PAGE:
ICT games such as Minecraft can be effectively used within school to help develop skills strategic thinking, communication, group decision making and data handling skills (Beauchamp, 2012). We were able to witness this first hand during the session. Our lecturer had invited pupils from a nearby school who were digital leaders. They had been working on creating parts of the Harry Potter world within Minecraft. They came in and showed us what they had created and gave us a chance to use the iPads and create elements in our own world. I was apprehensive about this because whilst I had heard of Minecraft, I had never actually used it, But, after the pupils had showed us the basics, the game itself was simple enough to use.

Speaking to the class teacher also inspired and encouraged me to use games based learning within my own classroom as she herself was not confident within using Minecraft because once she has started getting to grips with how the game worked, she found it easy to incorporate into her lessons and spread it across different curricular areas. It was really interesting to see how quickly they were able to work and how engaged the children were with game and their topic.



Beauchamp, G. (2012) ICT in the Primary Classroom: From Pedagogy top Practice. Pearson.

Puttnam, L. D. (2012)  Playful Learning: Computer Games in Education. [Online] [Accessed: 10.4.18]

James, P.H (2012) Playful Learning: Computer Games in Education. [Online] [Accessed: 10.4.18]

Digital Technologies- Games Based Learning Part 1 – 6/3/18

“Digital Games-based Learning is the integration of gaming into learning experiences to increase engagement and motivation.”(Higher Education Academy Website).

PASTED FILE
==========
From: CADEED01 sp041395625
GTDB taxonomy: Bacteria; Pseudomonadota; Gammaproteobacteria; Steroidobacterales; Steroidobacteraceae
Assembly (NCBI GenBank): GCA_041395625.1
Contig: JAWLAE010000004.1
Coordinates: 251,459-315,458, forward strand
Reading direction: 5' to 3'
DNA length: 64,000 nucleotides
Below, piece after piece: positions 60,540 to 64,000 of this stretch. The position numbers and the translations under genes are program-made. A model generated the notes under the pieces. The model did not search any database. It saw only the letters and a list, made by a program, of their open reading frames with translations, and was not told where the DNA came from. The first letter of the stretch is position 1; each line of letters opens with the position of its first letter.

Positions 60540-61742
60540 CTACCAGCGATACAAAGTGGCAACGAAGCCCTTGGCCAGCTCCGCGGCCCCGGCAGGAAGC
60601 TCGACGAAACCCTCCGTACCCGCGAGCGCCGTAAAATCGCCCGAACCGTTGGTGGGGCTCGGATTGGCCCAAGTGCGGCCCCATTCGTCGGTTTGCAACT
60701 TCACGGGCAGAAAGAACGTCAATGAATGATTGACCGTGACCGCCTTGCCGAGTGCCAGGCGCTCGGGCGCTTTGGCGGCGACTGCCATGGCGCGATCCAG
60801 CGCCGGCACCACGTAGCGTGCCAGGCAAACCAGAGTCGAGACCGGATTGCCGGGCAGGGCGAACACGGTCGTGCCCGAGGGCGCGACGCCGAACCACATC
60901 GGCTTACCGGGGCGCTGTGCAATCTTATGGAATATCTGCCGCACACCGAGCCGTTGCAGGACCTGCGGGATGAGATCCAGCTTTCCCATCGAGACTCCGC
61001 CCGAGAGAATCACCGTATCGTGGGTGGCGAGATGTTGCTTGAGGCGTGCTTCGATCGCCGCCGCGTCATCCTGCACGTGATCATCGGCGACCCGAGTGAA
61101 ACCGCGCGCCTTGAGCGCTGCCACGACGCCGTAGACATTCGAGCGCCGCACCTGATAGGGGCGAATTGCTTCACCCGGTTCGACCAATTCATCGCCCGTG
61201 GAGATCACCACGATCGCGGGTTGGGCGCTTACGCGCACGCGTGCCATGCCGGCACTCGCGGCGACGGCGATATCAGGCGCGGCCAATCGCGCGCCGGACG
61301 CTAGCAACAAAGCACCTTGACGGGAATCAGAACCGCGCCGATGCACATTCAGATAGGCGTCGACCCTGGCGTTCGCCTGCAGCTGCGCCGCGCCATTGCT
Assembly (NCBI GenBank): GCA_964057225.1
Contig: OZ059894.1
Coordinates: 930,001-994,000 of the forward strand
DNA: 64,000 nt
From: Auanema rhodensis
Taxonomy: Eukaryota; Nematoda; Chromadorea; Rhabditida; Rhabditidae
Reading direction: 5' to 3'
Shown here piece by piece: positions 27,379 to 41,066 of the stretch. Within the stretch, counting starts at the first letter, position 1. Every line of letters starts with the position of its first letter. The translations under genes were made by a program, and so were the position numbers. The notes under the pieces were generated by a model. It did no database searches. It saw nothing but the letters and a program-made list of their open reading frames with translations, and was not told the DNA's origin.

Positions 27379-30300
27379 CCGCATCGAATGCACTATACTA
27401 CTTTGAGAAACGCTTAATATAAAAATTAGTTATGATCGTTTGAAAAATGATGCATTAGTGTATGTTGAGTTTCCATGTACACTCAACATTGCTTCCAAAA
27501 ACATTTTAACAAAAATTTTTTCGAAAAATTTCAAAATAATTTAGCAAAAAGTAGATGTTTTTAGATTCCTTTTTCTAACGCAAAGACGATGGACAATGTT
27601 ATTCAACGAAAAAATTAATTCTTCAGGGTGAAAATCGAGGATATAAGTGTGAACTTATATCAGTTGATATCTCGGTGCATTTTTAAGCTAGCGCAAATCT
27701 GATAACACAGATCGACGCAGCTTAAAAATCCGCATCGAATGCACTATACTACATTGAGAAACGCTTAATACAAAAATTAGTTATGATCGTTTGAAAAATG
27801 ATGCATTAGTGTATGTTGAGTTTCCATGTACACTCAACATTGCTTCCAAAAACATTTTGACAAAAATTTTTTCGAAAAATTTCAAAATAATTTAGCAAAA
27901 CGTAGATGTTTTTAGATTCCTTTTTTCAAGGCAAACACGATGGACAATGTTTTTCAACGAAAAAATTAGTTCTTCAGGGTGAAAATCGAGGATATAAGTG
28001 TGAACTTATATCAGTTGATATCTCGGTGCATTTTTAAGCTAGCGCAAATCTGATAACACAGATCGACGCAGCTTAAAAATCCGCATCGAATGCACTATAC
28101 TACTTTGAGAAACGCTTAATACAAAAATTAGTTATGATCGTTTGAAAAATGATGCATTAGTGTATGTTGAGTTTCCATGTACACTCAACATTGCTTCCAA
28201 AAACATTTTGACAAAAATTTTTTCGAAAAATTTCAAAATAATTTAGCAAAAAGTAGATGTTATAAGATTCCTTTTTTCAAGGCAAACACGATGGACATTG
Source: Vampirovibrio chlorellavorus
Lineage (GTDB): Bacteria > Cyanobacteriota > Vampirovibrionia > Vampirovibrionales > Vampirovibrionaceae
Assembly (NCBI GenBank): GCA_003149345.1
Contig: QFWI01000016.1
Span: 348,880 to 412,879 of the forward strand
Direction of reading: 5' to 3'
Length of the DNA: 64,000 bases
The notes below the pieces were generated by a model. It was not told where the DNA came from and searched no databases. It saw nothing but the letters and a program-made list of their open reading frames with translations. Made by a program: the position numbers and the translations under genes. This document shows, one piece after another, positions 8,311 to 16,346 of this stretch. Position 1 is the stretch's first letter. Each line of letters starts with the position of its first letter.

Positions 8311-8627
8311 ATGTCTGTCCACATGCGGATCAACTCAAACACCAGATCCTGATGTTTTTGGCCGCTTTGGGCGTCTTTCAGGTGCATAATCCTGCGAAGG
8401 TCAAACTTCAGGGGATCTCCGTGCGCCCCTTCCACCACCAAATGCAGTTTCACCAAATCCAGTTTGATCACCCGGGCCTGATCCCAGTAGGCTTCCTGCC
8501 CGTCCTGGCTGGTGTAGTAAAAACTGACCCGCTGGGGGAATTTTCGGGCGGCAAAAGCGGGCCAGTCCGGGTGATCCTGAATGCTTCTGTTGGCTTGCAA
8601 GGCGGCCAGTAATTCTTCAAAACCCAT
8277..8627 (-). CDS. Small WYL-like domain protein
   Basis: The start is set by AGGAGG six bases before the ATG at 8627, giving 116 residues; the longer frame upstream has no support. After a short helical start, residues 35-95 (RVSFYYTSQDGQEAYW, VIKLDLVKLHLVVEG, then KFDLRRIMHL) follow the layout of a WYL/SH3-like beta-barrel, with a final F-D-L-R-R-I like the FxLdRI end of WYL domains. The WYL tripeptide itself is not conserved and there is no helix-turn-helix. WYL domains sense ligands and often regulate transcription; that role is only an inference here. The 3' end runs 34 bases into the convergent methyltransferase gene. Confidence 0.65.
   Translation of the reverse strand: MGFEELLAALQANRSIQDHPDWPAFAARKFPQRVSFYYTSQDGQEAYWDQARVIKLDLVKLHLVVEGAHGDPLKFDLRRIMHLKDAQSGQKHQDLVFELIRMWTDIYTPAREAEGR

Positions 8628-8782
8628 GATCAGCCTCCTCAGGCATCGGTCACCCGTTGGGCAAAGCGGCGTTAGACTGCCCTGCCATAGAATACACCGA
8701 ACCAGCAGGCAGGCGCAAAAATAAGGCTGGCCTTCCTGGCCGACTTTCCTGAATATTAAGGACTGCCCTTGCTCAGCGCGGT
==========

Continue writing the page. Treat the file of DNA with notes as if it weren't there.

Games based learning can be an effective tool within the classroom as it is relevant to the way modern life is today with technology being used everyday. It allows pupil’s to hone in on different skill sets such as communication, teamwork and problem solving skills. Games based learning also makes pupils feel as though they aren’t learning and is fun and allows pupils to be inventive and challenge themselves. Games based learning was not something that was touched upon too much during my time in school and as a student teacher I am excited to incorporate this learning into my own practice.

According to Bray (2012), ” The use of computer games in the classroom has active learning at it’s core and is one of the main reasons why they are potentially so powerful in education.” There are many benefits to games based learning within the classroom and Bray’s statement is one of them. Other benefits include increased motivation and grabbing attention, which can be extremely useful when it comes to pupil’s with ASN. It is also allows recall of information and is stress free and fun which in turn allows learning to be pleasurable, engaging and helps with pupils deepening their understanding.

Games can be used in a variety of ways within the curriculum, whether the games are being used to teach the content itself or if the game is the starting point for further activities and lessons. As teachers ourselves, we need to ensure that this kind of learning is being used effectively between enhancing and supporting pupils’ learning to providing a positive impact on their social skills.

Whilst most of the ideas are positive, there are a few questions that might put teachers off, including myself, of using games based learning such as what game to choose, how to incorporate it into lesson plans and also their own level of confidence. Whilst I am quietly confident using technology, there are certain elements I am not entirely comfortable with as I have discovered throughout this module.

In today’s session, we were asked to create a mind map of what we thought about games based learning which I have attached a picture of below and to create our own Mario Kart characters. Before this we were looking at the different characters within the game and what kind of features each racer had. We were then going to play Mario Kart, unfortunately the Wii was not available so we weren’t able to experience the game.

Games Based Learning Mind Map


References [Accessed: 10/4/2018]

[Accessed: 10/4/2018]